Yesterday we stopped in the middle of a narrative. Someone proposed selecting you; you accepted, the church confirmed you, and now the chairman is asking what you think. Consider what everyone on the finance committee knows (look back if you will). The “son of the benefactress” does not appear to be carrying any kind of document –legal or otherwise – which substantiates his claim. He has not offered any proof of his identity, nor is he accompanied by a lawyer. He merely makes a statement about his “mother’s wishes”. He is a stranger – not known by any committee member. Even if all he states is truthful, he is technically speaking hearsay – not admissible in any legal proceeding. The check was written to the church with no accompanying letter, according to the church clerk. All eyes are on you – waiting. You’re a member of a committee, but to whom will you voluntarily unite? What unintentional involuntary unities will result?
In Numbers 13-14, ten spies were sent by Moses to spy out Canaan. After 40 days they returned, and reported to Moses and Aaron (13:27-29): “We went into the land which you sent us, and it does flow with milk and honey! Here is its fruit. But the people who live there are powerful, and the cities are fortified and very large. We even
saw descendants of Anak there. The Amalekites live in the Negev; the Hittites, Jebusites and Amorites live in the hill country; and the Canaanites live near the sea and along the Jordan.” Caleb, however, had a different report (13:30): Then Caleb silenced the people before Moses and said, “We should go up and take possession of the land, for we can certainly do it.” (13:31-33): But the men who had gone up with him said, “We can’t attack these people; they are stronger than we are.” And they spread among the Israelites a bad report about the land they had explored. They said, “The land we explored devours those living in it. All the people we saw there are of great size. We saw Nephilim there (the descendants of Anak come from the Nephilim). We seemed like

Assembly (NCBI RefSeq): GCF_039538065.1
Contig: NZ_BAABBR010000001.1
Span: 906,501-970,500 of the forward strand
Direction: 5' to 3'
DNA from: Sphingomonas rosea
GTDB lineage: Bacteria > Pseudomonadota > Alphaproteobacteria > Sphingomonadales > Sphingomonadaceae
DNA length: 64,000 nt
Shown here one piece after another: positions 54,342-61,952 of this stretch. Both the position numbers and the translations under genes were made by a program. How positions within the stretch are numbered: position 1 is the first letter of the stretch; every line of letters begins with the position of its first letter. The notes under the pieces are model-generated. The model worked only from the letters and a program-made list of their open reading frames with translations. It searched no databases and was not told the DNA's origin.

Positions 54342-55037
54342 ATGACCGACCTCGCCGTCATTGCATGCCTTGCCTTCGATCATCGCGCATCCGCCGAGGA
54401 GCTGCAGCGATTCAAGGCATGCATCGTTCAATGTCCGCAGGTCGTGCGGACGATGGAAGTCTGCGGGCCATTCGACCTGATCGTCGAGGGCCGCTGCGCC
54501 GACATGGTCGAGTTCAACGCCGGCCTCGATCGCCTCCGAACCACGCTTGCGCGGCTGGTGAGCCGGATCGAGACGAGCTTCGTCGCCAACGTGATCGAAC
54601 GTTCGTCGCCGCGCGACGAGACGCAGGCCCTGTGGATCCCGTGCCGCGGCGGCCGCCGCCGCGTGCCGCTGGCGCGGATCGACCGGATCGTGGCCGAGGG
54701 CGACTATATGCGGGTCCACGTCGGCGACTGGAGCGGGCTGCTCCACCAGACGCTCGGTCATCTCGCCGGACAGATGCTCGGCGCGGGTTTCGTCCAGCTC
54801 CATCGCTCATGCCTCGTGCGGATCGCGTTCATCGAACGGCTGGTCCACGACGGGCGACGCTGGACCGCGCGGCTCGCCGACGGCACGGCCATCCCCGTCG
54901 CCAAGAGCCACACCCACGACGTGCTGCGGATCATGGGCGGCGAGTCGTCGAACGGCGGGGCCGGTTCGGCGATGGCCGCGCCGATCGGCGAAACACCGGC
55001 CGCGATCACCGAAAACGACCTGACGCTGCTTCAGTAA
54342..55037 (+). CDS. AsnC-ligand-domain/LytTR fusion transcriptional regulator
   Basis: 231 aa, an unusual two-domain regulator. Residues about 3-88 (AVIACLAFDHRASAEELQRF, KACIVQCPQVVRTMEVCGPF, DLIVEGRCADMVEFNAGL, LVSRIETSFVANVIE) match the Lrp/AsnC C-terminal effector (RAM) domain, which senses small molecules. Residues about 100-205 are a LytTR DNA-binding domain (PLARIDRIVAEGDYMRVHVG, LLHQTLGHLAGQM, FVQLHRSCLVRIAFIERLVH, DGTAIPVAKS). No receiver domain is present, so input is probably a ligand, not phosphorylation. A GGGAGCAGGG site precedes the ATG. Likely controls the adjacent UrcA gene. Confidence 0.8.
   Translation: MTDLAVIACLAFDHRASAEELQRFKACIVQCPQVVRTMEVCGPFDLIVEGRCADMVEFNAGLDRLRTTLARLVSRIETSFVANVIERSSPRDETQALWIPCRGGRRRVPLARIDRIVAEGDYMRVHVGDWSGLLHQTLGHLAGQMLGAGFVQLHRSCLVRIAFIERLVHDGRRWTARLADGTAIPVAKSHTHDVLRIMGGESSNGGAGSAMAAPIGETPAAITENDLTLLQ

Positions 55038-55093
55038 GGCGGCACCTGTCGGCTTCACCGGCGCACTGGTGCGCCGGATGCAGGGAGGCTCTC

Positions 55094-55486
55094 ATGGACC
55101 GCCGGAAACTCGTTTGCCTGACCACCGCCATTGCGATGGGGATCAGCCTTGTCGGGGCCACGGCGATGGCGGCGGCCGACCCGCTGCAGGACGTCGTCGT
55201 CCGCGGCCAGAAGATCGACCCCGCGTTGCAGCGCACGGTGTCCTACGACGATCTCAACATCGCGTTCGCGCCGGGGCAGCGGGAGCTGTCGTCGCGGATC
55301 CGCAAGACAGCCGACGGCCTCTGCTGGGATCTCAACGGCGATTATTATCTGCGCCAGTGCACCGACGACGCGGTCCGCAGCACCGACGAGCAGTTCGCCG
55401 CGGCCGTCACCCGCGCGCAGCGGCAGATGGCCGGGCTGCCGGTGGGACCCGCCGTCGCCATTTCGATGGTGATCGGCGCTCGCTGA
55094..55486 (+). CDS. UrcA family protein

grasshoppers in our own eyes, and we looked the same to them.” This discouraged the people, who made predictions about what would happen to them. (14:6-10): Joshua son of Nun and Caleb son of Jephunneh, who were among those who had explored the land, tore their clothes and said to the entire Israelite assembly, “The land we passed through and explored is exceedingly good. If the LORD is pleased with us, he will lead us into that land, a land flowing with milk and honey, and will give it to us. Only do not rebel against the LORD. And do not be afraid of the people of the land, because we will swallow them up. Their protection is gone, but the LORD is with us. Do not be afraid of them. The results? (14:29): Because of their contempt for the LORD, any Israelite over twenty years old would die in the desert. Joshua and Caleb? (14:30): They would enter the land. The other spies? (14:37): They died of a plague. The children? (14:33): For the parents’ unfaithfulness they would serve
as shepherds in the desert one year for each day of the forty the spies examined the land, and then (14:31): The LORD would “bring them in to enjoy the land” which the parents rejected.
So – Unities you join cause other significant, unintentional, involuntary unities; some beneficial, some – not so much. In the first paragraph I tried to make it clear that the finance committee was under no legal obligation to give away the money. They might decide to invest the money in a “missionary account”, then use only the interest to fund local projects. If there were future legal complications, the original gift could be produced, and the committee could say they were faithful custodians, waiting for the Lord’s leading. Should that be your suggestion? It might unify the committee. You could be congratulated and appreciated for finding a compromise. But have you read Matthew 25:24-30? It’s part of a parable.
Today: Pray for Christians and SDB brethren in North America: The United
States, Canada and all new fields in that region.